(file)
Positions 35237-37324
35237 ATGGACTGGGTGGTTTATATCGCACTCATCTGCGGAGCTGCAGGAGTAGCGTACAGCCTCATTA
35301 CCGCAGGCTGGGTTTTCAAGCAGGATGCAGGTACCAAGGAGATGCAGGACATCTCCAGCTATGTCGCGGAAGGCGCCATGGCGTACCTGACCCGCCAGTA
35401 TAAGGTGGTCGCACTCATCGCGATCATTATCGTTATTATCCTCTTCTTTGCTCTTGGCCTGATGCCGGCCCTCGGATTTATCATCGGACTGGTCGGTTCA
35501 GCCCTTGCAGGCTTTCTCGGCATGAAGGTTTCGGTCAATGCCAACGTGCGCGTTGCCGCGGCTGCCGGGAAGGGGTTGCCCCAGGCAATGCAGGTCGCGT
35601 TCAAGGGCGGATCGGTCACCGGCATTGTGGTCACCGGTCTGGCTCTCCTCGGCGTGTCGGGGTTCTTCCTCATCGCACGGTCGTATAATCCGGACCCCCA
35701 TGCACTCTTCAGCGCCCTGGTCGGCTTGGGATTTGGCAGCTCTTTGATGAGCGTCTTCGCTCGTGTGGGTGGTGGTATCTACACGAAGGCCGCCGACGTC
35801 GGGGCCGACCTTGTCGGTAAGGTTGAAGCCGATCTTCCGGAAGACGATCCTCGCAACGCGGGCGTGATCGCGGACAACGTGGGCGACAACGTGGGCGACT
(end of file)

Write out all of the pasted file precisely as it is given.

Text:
Positions 35237-37324
35237 ATGGACTGGGTGGTTTATATCGCACTCATCTGCGGAGCTGCAGGAGTAGCGTACAGCCTCATTA
35301 CCGCAGGCTGGGTTTTCAAGCAGGATGCAGGTACCAAGGAGATGCAGGACATCTCCAGCTATGTCGCGGAAGGCGCCATGGCGTACCTGACCCGCCAGTA
35401 TAAGGTGGTCGCACTCATCGCGATCATTATCGTTATTATCCTCTTCTTTGCTCTTGGCCTGATGCCGGCCCTCGGATTTATCATCGGACTGGTCGGTTCA
35501 GCCCTTGCAGGCTTTCTCGGCATGAAGGTTTCGGTCAATGCCAACGTGCGCGTTGCCGCGGCTGCCGGGAAGGGGTTGCCCCAGGCAATGCAGGTCGCGT
35601 TCAAGGGCGGATCGGTCACCGGCATTGTGGTCACCGGTCTGGCTCTCCTCGGCGTGTCGGGGTTCTTCCTCATCGCACGGTCGTATAATCCGGACCCCCA
35701 TGCACTCTTCAGCGCCCTGGTCGGCTTGGGATTTGGCAGCTCTTTGATGAGCGTCTTCGCTCGTGTGGGTGGTGGTATCTACACGAAGGCCGCCGACGTC
35801 GGGGCCGACCTTGTCGGTAAGGTTGAAGCCGATCTTCCGGAAGACGATCCTCGCAACGCGGGCGTGATCGCGGACAACGTGGGCGACAACGTGGGCGACT